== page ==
And thus, another kind of freedom struggle looms before us. Although the battle to overcome external oppression is far from being won for most of humanity, another battle lies ahead for those who are awakening spiritually: an inner struggle for freedom from imprisoning personality patterns and attachments. This is the heart of “the difficult path.” Also known as the Path of Liberation, the transforming power of this path will bring into manifestation “the one humanity”—the divine idea for the Aquarian Age. When this idea flowers into expression at a higher turn of the spiral of consciousness, individuals will find freedom within the context of community, as the part recognizes its place within the whole.

In recent times, traces of this new consciousness have surfaced at the United Nations. Despite the member states’ habitual clinging to sovereignty, there was an event in 2006 that signaled change. Quietly, unnoticed by the media, the idea of one humanity was officially given voice in a program entitled “Our Common Humanity in the Information Age.” Its central message was “the global community is one family with common values.”[14] Like the muffled sounds of church bells floating above the cacophony of a busy marketplace, new voices are arising at the UN, particularly within the community of NGOs—deemed the most trusted institutions in the world.[15] Their recognition of the oneness of humanity is a notable sign that the soul of our species is awakening.

Spiritual Power – Two Talks by Llewellyn Vaughan-Lee and H.H. the 17th Karmapa

Using spiritual power for global transformation.

Excerpted from a talk by Llewellyn Vaughan-Lee

An excerpt from an interview with H.H. the 17th Karmapa

Oneness The Movie

The “Oneness Speaks” flash movie was created by Rasha, author of the book, “Oneness” and was produced by

Quotes are from Oneness, the Divinity we all share.

The Oneness Moola Mantra by Seven
Source: Kalki Bhagavan ashram / Kosmic music

The Return of the Feminine and the World Soul – Llewellyn Vaughan-Lee Ph.D. [updated Mar 22, 10]

An Excerpt from The Return of the Feminine and the World Soul by Llewellyn Vaughan-Lee

Sufi teacher and writer Llewellyn Vaughan-Lee presents a clarion call to acknowledge and honor the Sacred Feminine and to draw out the divine light and energy of the World Soul. Here is an excerpt on connections.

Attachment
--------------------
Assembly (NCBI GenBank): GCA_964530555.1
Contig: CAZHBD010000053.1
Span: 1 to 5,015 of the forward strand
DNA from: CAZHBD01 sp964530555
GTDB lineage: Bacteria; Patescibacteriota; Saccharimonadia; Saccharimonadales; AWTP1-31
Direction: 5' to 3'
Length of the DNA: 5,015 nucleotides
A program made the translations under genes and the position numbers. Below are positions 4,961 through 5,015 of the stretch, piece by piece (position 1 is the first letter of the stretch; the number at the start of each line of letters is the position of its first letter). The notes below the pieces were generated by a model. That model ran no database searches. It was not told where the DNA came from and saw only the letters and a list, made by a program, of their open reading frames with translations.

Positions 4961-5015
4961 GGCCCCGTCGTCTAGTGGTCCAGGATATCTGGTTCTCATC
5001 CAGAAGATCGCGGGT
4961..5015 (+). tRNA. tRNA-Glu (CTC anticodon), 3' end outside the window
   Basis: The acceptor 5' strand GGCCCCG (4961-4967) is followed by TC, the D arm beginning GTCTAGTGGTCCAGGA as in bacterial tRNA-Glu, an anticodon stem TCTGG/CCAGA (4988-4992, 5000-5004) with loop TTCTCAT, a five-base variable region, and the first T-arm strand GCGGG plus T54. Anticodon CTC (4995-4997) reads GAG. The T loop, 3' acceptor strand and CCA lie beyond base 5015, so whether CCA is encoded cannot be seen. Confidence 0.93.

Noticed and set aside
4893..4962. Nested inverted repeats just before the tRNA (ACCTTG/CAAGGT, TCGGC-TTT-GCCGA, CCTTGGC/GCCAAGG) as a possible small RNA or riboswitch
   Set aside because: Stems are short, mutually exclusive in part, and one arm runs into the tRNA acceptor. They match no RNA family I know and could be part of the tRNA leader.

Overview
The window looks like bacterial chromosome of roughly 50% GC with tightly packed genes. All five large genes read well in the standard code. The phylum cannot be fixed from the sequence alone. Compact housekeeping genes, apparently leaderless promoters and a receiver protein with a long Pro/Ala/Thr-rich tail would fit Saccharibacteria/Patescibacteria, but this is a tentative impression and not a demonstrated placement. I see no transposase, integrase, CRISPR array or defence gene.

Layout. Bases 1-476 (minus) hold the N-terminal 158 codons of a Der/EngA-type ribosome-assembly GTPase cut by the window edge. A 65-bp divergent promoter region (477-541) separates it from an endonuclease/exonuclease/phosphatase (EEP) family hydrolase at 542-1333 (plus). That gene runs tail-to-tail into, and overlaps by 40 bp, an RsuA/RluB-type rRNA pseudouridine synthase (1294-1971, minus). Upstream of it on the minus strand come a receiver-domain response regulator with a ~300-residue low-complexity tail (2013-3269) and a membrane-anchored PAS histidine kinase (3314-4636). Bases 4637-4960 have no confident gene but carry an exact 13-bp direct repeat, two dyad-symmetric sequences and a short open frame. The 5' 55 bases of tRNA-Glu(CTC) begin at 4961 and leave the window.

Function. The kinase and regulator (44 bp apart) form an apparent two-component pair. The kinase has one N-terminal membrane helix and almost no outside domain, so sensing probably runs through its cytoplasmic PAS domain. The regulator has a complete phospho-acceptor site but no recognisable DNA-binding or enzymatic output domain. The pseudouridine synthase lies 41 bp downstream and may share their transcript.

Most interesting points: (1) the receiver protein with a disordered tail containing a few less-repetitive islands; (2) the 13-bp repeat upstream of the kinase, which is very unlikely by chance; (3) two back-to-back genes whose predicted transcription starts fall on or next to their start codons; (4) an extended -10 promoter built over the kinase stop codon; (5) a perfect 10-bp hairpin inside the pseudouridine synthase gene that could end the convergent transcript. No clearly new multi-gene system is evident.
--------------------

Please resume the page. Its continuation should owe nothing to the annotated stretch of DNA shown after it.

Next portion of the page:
“As the energy patterns in the world begin to change, more energy will flow to the surface. The free flow of energy around the world that we experience in the global marketplace and in global communication is an aspect of this shift, but these energetic changes are not happening only on the surface level of business and technology. Something within the core of the world is awakening and making its presence felt. A certain barrier that had defined the physical dimension and held it apart from the energies of the inner world is falling away. This has to do with the merging of the inner and outer, the coming together of these two dimensions.

“In our dualistic thinking we forget that a shift in our collective consciousness also means a shift in the earth’s energy. Our science may measure the ecological effects of pollution, climate changes, and global warming, but we do not understand the relationship between our consciousness and the earth. We do not realize that there can be a direct energetic relationship between our collective consciousness and the earth’s energy patterns.

“Responsibility for our planet becomes a central theme as we move into a new era. We need to become more aware of how our attitudes, which are polluting and violating the earth, can disrupt the balance of life. This is not just primitive superstition, but an understanding of the way energy flows in the physical world. In many cultures the work of shamans was to heal any imbalance that we might create in the web of life. To quote Martin Prechtel,

” ‘Shamans are sometimes considered healers or doctors, but really they are people who deal with the tears and holes we create in the net of life, the damage that we all cause in our search for survival.’

“We may be aware of the danger of earthquakes and climate changes, but we have forgotten that the earth can be angry. We do not have enough shamans to repair any imbalance we have created. We do not know how to work with the energy structure of the world. And these patterns of energy are changing, just as our collective consciousness is shifting.

“The heart contains a direct connection to the energy structure of the planet and the ways the energy flows. The heart chakra is the center of the human being, the home of the Self which contains the consciousness of the whole. Because the human being is linked with the whole of creation, the heart gives us access to its energy. The consciousness of the heart can make a real contribution to the balance and flow of the energy of matter. As this energy becomes more awake and active, His lovers are helping to balance it. Like the shamans of previous times, they are working to counter the negative effect of corporate greed and other forces that seek only to exploit the physical world. On a more subtle level they are learning to work with the energy of matter so that its potential can be used beneficially, rather than in the destructive dynamic of chaos.